An unexamined idea is always a bad idea. If your understanding of idea assessment goes no deeper than this baseline concept, you’ll be far ahead of most leaders. You would think that leaders would want to systematically squeeze the best out of every concept, but it is amazing how often they go rushing ahead with an idea, enshrouding and protecting it from the bright light of careful evaluation.

The appraisal of an idea is often shielded from light because of three large spheres that, organizationally, can cause a total eclipse of the sun. As these circles overlap and block the light, the outlook for good decision-making becomes especially bleak.

1. Controlling Leader

Too often because of position, ego, selfishness, compulsion, inexperience, or commitment to the concept, leaders rush to implement a new initiative before it can be modified or criticized. The idea then does not have an opportunity to be improved through the perspectives and insights of others, or evaluated in the detail and distance that comes when the idea is separated from the possessiveness of the initiator.

Leaders who are sensitive about being appreciated for bringing “value added” results to the ministry are especially vulnerable to a pattern that keeps good ideas in the dark until they are ready to be unveiled to jaw-dropping thankfulness and thunderous applause. Their thinking goes, “Because my worth as a leader is measured by what I can bring to this ministry, then I must single-handedly find ways to develop the ideas which others are unable to see.”

That is not leadership, but arrogance.

2. Gorilla Influencer

A small Christian college was thankful to have one of the top business leaders in the world on their board of trustees -- a catch normally reserved for the wealthy name-brand institutions. To have such expertise, influence, and strength in a single board member is something most schools only dream about. But after the intrigue of celebrity wore off, the president and board knew they had made a gigantic mistake.

Yes, they had a person of enormous stature in their midst, but that was just the problem. A gorilla was in the room. When the mammoth personality spoke, not only did everyone listen, but also no one would dare disagree.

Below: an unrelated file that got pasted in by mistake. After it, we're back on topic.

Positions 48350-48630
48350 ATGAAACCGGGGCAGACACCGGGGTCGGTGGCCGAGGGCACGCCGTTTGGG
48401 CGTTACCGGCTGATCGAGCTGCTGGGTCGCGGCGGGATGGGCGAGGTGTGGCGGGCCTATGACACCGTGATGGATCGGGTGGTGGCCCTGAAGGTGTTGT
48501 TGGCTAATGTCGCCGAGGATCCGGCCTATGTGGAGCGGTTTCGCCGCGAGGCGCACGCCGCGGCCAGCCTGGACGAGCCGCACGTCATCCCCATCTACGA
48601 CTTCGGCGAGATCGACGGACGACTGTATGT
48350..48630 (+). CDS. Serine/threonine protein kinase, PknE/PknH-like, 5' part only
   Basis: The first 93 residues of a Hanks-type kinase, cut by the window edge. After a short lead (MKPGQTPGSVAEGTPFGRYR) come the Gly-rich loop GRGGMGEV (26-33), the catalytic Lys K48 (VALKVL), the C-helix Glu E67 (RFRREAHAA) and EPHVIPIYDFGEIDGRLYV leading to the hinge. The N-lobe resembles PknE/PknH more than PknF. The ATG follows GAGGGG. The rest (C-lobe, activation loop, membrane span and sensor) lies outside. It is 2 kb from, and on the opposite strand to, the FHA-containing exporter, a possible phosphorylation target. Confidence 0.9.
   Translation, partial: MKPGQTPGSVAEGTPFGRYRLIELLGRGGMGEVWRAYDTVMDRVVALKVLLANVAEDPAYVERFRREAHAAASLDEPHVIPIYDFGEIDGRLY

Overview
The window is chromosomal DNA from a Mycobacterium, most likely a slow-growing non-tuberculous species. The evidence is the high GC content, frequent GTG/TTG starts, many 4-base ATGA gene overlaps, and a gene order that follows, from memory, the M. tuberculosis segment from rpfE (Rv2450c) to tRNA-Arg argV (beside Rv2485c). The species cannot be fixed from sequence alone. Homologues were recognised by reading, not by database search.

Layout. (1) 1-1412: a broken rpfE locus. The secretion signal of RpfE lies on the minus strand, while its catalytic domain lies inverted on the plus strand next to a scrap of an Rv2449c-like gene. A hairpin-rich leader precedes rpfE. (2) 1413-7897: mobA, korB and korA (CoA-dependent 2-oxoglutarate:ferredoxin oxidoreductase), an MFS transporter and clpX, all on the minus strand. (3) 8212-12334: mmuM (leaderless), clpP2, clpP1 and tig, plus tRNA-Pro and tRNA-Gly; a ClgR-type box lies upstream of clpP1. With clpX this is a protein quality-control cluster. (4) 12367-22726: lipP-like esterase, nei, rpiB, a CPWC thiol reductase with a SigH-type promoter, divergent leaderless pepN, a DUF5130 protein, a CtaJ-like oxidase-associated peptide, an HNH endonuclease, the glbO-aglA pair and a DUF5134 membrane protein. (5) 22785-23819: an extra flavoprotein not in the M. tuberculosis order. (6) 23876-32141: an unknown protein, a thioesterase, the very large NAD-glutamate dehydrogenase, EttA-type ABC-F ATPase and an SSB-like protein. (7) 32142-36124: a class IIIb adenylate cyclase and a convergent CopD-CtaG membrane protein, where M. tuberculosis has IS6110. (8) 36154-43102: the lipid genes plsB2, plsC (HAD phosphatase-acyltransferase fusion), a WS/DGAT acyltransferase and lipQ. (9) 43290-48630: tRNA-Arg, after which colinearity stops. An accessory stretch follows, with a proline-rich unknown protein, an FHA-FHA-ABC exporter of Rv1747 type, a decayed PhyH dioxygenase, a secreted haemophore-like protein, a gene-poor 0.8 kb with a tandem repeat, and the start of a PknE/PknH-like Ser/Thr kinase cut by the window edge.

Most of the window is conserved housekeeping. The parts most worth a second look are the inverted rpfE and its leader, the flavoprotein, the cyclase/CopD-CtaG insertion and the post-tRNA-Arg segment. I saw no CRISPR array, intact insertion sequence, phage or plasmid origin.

If there are large power differential between a “gorilla” influencer and everyone else, their presence can block out all the light that could have shined on ideas. The focus will shift from the careful examination of ideas, to the staff and other board members wanting to look good in front of that powerful person.

It is not just superstar board members that can be gorilla influencers. Anyone who is abrasively judgmental, comes on too strong, monopolizes the discussion, has a condescending spirit, or even someone who has served so long that they can’t be questioned create these dynamics for a limited environment that darkens ideas from the light of critique.

3. Timid Employees

Far too many ministries have limited their effectiveness because those around the water cooler were afraid to participate in a free exchange about an initiative for fear of offending the one promoting the idea. Employees knew what to do to improve a concept, and talked about it among themselves, but the climate of the ministry was such that they understood open dialogue about ideas was unwelcome by their leaders.

If we are to use effectively the creative insights the Lord gives to each person in our midst, we must always be committed to openness, trust, and accountability so that ideas will be fully evaluated, criticized, and hopefully improved. Leaders and employees must hold each other accountable to ensure a spirit of openness that puts ideas fully in the light of day. And those closest to the problem, usually can develop some of the best solutions when encouraged to think and speak freely.

Daylight Saving Time

These three blockers of the light are more than mere personality idiosyncrasies. They underscore deeply rooted organizational dysfunctions that not only tolerate these distorted relationships but allow them to thrive. If the light of scrutiny is not brightly shining on your ideas, a dramatic change is needed -- from night to day, or as eloquently laid out in Ecclesiastes 2:13, "Wisdom is better than foolishness, just as light is better than darkness.”

Leaders must deliberately and sometimes painfully break these crippling spheres of darkness to achieve what is best for their ministry and God’s purpose.

Roger Parrott is President of Belhaven University in Jackson, Mississippi. He is the author of The Longview: Lasting Strategies for Rising Leaders (David C. Cook). The first post in this two-part series is here.